A Left-hand Turn Around the World
David Wolman
book reviews:
· general fiction
· chick lit/romance
· sci-fi/fantasy
· graphic novels
· nonfiction
· audio books

Click here for the curledup.com RSS Feed

· author interviews
· children's books @
   curledupkids.com
· DVD reviews @
   curledupdvd.com

newsletter
win books
buy online
links

home

for authors
& publishers


for reviewers

click here to learn more




Buy *A Left-hand Turn Around the World: Chasing the Mystery And Meaning of All Things Southpaw* by David Wolman online

A Left-hand Turn Around the World: Chasing the Mystery And Meaning of All Things Southpaw
David Wolman
Da Capo Press
Paperback
236 pages
November 2006
rated 4 of 5 possible stars

buy this book now or browse millions of other great products at amazon.com
previous reviewnext review

Why is 10 to 12 percent of the human population left-handed? David Wolman, part of that minority, took a year to research the origins and consequences of being a southpaw. His research took him, literally, around the world.

His first stop was a museum in Paris to view Broca's brain, the granddaddy of all brain research. From there his tour included a castle in Scotland, supposedly belonging to a left-handed clan (they weren't all really left-handed). He visited neuroscientists in Berkeley and monkey researchers in Atlanta (the latter record the number of instances the monkeys throw excrement right- or left-handed). He took a week-long palm-reading course in Quebec to see if there were significant differences in the palms depending on handedness (the palm readers told him that you can change the lines on your palms by changing your attitude!). He spoke with psychologists in London and an amputee in Illinois. In Japan, he played in a Lefties golf tournament.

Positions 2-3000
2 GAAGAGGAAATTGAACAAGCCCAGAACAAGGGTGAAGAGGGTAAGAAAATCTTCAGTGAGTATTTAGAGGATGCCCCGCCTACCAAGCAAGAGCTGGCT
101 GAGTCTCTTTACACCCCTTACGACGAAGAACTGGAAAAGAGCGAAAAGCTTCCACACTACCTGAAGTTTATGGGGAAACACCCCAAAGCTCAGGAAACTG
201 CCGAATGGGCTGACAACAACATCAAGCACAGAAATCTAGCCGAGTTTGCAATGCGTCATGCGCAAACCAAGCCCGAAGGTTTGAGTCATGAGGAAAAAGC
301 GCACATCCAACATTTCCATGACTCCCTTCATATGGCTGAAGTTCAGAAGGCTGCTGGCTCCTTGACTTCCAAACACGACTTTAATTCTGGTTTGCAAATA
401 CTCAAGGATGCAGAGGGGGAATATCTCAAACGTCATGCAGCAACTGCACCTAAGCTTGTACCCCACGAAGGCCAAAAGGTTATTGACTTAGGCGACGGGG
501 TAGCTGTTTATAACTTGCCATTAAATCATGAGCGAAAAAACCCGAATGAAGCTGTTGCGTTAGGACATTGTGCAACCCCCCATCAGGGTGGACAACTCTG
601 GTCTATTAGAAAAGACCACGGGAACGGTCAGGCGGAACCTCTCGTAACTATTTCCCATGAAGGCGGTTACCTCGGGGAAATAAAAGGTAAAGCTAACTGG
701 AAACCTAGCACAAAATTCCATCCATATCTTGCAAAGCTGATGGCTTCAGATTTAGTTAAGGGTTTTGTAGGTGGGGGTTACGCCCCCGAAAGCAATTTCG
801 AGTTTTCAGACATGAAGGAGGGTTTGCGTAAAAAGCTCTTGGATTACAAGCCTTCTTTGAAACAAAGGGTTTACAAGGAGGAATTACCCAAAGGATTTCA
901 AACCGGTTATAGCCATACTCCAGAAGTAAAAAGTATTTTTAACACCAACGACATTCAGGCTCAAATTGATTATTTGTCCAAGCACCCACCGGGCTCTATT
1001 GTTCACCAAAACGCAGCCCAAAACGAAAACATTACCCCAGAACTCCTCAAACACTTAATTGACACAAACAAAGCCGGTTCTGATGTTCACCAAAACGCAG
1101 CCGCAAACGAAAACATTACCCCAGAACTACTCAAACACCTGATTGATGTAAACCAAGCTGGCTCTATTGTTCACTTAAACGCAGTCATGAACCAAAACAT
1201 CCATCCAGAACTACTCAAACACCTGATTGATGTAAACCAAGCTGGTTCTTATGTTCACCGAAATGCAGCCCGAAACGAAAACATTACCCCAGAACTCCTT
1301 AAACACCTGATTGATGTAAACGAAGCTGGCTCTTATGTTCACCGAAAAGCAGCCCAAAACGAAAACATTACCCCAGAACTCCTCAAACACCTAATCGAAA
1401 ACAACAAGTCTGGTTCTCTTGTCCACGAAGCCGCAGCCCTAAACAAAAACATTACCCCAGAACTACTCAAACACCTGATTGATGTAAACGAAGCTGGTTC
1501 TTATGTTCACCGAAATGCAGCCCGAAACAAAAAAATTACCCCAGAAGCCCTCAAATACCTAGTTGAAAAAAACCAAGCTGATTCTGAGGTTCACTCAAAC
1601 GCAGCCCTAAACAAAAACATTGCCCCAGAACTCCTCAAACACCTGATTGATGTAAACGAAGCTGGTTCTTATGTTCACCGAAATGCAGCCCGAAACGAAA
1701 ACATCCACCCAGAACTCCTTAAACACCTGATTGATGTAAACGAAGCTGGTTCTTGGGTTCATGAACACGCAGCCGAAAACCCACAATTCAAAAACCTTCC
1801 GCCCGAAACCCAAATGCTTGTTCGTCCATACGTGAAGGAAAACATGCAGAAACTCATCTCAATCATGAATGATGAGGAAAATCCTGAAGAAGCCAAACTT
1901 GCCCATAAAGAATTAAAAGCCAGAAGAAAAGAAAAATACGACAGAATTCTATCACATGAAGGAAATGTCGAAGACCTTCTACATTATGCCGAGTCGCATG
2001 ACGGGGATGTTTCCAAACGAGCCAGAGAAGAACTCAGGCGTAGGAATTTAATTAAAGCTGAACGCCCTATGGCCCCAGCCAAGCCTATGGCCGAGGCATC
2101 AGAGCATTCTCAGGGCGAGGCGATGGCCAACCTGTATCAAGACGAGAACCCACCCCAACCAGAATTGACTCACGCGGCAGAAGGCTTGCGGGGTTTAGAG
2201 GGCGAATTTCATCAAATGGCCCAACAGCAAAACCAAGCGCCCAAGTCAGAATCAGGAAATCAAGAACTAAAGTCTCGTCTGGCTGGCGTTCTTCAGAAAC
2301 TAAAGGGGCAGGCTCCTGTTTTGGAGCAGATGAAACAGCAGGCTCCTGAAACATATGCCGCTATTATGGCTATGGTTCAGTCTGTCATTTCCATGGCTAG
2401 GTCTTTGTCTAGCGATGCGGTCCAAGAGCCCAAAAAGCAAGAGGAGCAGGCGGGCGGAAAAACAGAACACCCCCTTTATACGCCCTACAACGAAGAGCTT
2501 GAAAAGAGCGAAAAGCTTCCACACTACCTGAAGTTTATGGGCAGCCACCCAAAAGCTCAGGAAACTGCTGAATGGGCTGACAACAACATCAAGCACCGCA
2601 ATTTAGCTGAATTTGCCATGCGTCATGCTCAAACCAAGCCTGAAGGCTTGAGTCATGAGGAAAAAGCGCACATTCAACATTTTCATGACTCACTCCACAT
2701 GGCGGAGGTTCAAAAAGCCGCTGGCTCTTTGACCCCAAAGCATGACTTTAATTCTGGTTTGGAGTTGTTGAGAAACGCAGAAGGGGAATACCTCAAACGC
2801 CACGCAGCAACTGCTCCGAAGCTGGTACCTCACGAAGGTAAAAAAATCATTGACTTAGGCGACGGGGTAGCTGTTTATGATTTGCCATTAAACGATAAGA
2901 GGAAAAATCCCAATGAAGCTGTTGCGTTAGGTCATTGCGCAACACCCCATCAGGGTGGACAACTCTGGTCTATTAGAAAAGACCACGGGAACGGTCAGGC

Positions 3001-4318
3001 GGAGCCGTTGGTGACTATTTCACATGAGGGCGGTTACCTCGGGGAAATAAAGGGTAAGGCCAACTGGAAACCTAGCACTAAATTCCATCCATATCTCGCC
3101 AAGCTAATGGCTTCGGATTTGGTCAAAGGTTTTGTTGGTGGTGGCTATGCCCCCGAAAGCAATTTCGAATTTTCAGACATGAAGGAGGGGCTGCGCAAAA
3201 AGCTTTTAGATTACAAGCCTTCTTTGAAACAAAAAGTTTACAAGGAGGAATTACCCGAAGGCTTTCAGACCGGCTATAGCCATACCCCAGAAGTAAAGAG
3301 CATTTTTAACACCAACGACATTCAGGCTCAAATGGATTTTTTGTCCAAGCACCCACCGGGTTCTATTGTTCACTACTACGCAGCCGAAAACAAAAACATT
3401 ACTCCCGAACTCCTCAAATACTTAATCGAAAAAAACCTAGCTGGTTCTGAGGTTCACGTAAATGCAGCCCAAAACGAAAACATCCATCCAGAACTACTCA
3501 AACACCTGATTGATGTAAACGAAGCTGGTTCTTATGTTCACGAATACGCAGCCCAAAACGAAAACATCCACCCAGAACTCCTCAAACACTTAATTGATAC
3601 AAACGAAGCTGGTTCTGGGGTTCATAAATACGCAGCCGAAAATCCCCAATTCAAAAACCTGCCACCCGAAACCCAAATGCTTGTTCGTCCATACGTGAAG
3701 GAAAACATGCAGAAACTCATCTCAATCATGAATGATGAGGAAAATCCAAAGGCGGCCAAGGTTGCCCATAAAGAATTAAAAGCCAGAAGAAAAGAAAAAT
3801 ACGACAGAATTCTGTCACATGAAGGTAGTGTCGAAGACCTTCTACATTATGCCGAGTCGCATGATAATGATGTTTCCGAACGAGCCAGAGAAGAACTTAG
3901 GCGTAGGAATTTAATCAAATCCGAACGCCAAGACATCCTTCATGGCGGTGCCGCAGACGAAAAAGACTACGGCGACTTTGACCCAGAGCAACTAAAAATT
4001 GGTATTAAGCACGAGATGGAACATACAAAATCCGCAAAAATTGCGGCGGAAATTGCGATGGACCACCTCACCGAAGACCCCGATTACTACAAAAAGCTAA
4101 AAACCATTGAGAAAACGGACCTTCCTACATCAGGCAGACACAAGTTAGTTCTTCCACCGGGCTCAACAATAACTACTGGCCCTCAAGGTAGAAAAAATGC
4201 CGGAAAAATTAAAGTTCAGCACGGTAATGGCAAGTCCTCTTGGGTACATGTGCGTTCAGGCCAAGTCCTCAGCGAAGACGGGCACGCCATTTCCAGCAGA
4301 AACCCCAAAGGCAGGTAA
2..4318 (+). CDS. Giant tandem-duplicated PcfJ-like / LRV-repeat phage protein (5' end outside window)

He discusses the theory of handedness as a scale from strong right-handedness to strong left-handedness and everything in between. Mixed-handers do certain tasks with specific hands: writing, eating, brushing teeth, throwing, opening doors, etc. He explains how people with strong handedness (right or left) may be more alike than they are to mixed-handed individuals. He talks about how brain wiring differs between righties and lefties.

There is science. There is humor. There's some wonderful trivia. My favorite: 90 percent of parrots favor their left.

So, why is 10 to 12 percent of the human population left-handed? Dunno, still. Itís fun pursuing the answer though, no matter how elusive it is. This book would make an informative gift for any lefty you know.



Originally published on Curled Up With A Good Book at www.curledup.com. © Midge Bork, 2007

Also by David Wolman:

buy *A Left-hand Turn Around the World: Chasing the Mystery And Meaning of All Things Southpaw* online
click here for more info
Click here to learn more about this month's sponsor!


fiction · sf/f · comic books · nonfiction · audio
newsletter · free book contest · buy books online
review index · links · · authors & publishers
reviewers

site by ELBO Computing Resources, Inc.